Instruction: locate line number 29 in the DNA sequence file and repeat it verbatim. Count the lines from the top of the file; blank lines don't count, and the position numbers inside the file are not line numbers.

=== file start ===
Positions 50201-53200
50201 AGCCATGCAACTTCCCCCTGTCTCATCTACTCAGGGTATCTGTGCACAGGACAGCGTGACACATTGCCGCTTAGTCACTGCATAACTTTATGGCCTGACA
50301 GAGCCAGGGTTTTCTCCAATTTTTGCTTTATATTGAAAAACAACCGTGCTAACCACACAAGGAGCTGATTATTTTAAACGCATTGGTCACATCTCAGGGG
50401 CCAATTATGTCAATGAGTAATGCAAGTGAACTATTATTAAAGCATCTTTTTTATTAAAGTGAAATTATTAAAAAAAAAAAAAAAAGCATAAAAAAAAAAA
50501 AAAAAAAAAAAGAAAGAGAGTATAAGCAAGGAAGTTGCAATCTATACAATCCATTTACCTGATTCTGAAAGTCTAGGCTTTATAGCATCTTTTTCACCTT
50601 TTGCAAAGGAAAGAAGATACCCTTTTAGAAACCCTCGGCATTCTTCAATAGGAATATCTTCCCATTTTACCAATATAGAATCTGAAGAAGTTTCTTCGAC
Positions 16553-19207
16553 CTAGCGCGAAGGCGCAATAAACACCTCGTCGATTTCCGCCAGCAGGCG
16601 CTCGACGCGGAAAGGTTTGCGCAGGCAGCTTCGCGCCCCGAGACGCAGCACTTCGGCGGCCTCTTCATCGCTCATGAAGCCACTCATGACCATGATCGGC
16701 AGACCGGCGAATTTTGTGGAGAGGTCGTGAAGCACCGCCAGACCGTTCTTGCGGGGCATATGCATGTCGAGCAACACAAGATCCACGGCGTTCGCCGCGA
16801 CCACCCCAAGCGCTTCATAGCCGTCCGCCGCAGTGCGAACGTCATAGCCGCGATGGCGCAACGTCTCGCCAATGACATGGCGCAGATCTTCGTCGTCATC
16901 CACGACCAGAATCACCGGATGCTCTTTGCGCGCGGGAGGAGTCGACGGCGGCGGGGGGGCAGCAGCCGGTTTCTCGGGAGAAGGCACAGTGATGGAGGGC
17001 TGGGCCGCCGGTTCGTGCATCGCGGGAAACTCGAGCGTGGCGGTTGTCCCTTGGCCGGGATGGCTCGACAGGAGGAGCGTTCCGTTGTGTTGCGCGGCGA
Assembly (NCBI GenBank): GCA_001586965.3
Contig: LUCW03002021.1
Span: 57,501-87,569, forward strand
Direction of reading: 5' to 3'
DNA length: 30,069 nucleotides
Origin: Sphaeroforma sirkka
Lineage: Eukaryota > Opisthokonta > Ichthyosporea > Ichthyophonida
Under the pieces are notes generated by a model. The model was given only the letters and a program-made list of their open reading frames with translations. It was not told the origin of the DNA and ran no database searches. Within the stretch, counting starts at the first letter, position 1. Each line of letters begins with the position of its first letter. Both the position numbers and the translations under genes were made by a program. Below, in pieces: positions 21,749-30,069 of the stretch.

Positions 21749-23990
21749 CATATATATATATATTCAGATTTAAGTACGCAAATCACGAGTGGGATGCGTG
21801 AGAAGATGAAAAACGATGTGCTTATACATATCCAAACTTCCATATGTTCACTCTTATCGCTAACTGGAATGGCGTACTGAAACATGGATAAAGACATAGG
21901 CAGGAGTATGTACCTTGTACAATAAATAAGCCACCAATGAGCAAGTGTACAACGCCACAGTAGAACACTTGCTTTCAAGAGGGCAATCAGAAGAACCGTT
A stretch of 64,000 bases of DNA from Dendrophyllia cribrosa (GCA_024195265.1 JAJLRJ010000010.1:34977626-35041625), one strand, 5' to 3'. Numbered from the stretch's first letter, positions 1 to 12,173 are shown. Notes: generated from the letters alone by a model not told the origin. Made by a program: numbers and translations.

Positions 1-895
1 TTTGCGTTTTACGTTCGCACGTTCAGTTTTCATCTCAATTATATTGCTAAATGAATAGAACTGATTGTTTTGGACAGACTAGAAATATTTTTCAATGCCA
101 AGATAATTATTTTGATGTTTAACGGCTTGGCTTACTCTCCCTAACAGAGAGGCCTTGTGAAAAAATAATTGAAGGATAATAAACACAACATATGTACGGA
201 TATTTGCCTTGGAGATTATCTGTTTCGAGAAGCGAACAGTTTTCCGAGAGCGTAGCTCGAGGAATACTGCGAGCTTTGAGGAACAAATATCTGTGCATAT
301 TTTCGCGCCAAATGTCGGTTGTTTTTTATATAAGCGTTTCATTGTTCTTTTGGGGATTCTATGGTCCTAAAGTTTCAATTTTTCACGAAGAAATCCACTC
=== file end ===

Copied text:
101 AGATAATTATTTTGATGTTTAACGGCTTGGCTTACTCTCCCTAACAGAGAGGCCTTGTGAAAAAATAATTGAAGGATAATAAACACAACATATGTACGGA